As a Florida native I can’t begin to count all of the outstanding fishing adventures I’ve experienced on the Indian River Lagoon Coast of Florida in November. We’re truly blessed by the opportunity to experience the natural side of such a magnificent resource, and blessed am I to have a loving and considerate wife who understands and tolerates my passion for the outdoors and stretching line.
For a host of reason, November prevails as one of the most productive months to fish Florida’s east coast. It’s the season of the mullet, with waves of baitfish (black and silver mullet) migrating south through the lagoon and along the beaches. Currently the inlets are jam-packed with bait increasing the diversity of species one can expect to catch. Along with this seasonal migration come the cooler temperatures and an influx of predators on a quest for warmer waters and an opportune meal.
As the water temperatures cool, look for the near-shore bite out of Port Canaveral and Sebastian Inlet to heat up. When the seas allow it, look for cobia and tripletail along the Port Canaveral buoy line, and on weed lines both inshore and offshore. Also, the cooler waters will trigger the snook and tarpon bite both along the beaches and in the inlets.
On the lagoon flats, redfish and sea trout will begin their transition from finfish to shrimp and crabs as the mullet run wanes near the end of the month. Also, as the water levels begin dropping and the water cleans up, tailing redfish will become more common and sight fishing improves. When you’re in this situation, nothing beats a well presented DOA Shrimp or 3″ DOA CAL paddle tail as these tailing fish are targeting smaller baits.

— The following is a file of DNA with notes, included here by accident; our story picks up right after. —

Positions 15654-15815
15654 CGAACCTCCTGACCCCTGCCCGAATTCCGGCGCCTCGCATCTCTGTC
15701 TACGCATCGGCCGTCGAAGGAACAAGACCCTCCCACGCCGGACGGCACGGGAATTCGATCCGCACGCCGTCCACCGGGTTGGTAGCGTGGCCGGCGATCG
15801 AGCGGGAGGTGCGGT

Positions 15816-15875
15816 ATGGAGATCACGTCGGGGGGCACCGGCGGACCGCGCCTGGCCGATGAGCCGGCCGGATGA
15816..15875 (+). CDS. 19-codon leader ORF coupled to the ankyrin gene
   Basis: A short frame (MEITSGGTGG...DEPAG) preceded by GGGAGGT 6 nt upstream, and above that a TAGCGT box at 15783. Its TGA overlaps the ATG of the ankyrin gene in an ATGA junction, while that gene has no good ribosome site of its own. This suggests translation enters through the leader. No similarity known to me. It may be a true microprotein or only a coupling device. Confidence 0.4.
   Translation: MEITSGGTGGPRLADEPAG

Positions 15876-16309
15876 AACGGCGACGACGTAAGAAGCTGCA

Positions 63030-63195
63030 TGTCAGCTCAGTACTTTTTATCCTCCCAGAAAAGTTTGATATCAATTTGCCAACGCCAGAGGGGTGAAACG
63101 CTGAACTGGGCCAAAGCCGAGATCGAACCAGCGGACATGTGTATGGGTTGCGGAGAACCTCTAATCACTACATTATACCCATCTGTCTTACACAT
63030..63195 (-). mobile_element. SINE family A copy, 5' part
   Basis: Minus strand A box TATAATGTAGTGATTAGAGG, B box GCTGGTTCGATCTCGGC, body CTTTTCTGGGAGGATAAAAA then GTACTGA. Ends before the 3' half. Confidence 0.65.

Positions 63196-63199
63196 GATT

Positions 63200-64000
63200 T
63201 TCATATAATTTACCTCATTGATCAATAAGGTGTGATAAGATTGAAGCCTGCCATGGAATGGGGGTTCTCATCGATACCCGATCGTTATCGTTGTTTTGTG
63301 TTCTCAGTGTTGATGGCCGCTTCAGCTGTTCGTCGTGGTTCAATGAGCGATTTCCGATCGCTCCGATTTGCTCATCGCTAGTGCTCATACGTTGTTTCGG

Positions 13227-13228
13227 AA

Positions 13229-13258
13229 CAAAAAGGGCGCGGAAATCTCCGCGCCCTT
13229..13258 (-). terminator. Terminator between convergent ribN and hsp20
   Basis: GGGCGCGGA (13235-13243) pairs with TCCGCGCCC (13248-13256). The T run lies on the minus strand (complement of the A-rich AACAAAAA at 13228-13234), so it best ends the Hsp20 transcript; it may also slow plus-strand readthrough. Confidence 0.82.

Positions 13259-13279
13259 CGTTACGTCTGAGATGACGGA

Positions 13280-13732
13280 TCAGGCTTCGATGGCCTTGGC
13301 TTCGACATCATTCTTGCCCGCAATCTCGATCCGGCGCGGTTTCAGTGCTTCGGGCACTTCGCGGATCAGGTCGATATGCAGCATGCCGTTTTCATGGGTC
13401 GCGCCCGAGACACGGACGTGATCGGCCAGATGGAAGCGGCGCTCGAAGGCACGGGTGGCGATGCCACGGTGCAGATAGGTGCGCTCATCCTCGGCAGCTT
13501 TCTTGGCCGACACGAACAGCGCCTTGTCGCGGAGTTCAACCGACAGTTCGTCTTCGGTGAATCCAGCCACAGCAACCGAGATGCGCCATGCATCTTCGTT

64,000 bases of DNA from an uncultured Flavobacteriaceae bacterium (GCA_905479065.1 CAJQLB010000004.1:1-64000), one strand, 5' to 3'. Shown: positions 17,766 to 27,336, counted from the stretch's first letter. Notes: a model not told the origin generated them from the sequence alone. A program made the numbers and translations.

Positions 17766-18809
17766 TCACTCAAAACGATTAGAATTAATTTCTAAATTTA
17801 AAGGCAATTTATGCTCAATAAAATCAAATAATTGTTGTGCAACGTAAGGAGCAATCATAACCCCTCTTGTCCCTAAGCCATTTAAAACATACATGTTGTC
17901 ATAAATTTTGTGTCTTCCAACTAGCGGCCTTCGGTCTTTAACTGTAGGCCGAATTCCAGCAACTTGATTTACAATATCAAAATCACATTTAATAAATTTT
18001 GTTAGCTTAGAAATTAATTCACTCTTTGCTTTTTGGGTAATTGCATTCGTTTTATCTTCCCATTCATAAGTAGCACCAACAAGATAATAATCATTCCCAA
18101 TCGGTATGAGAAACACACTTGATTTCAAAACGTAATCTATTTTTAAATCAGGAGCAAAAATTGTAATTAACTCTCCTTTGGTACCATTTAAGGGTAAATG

November is one of the best months to target snook at Sebastian Inlet. In addition, ocean flounder and oversized redfish have already begun to show up on the Port Canaveral buoy line and in the inlets, and their numbers will only improve as the month progresses. Other notable predators shadowing finger mullet and glass minnow pods are Spanish mackerel, bluefish, and blacktip sharks.
On the inside, schools of pompano will soon begin to move off the lagoon flats through the inlets and invade the beaches in search of sand fleas (mole crabs), their favorite winter food. Also, look for large schools of ladyfish, small trout, jack crevalle, and Spanish mackerel busting pods of glass minnows in deeper water, and finger mullet near the shoreline and causeways. These schools are easy to locate by watching for bird activity, fish busting, and bait showering on the surface.
November also serves as the beginning of crappie season on the St Johns River and all major freshwater lakes in Central Florida. As the cold fronts pass; I will endeavor to keep my lines tight, and promise not to take nature’s blessing for granted. See you soon on the Lagoon.